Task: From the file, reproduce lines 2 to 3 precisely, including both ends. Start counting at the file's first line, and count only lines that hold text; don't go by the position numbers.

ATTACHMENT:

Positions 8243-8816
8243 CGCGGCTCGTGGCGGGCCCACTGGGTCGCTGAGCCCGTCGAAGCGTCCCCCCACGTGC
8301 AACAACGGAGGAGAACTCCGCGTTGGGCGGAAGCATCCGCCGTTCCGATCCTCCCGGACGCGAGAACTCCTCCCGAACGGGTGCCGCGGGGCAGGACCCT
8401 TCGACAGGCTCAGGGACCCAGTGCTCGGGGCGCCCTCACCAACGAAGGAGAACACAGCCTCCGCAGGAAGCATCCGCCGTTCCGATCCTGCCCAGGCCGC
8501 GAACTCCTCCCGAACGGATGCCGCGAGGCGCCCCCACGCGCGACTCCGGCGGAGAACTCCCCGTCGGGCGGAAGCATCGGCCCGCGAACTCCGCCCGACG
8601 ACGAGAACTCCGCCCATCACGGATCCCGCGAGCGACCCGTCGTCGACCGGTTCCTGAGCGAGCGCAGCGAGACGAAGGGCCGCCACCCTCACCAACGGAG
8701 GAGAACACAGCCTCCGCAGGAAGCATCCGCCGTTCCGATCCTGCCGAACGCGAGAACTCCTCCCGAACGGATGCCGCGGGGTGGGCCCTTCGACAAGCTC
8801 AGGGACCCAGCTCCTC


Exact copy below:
8243 CGCGGCTCGTGGCGGGCCCACTGGGTCGCTGAGCCCGTCGAAGCGTCCCCCCACGTGC
8301 AACAACGGAGGAGAACTCCGCGTTGGGCGGAAGCATCCGCCGTTCCGATCCTCCCGGACGCGAGAACTCCTCCCGAACGGGTGCCGCGGGGCAGGACCCT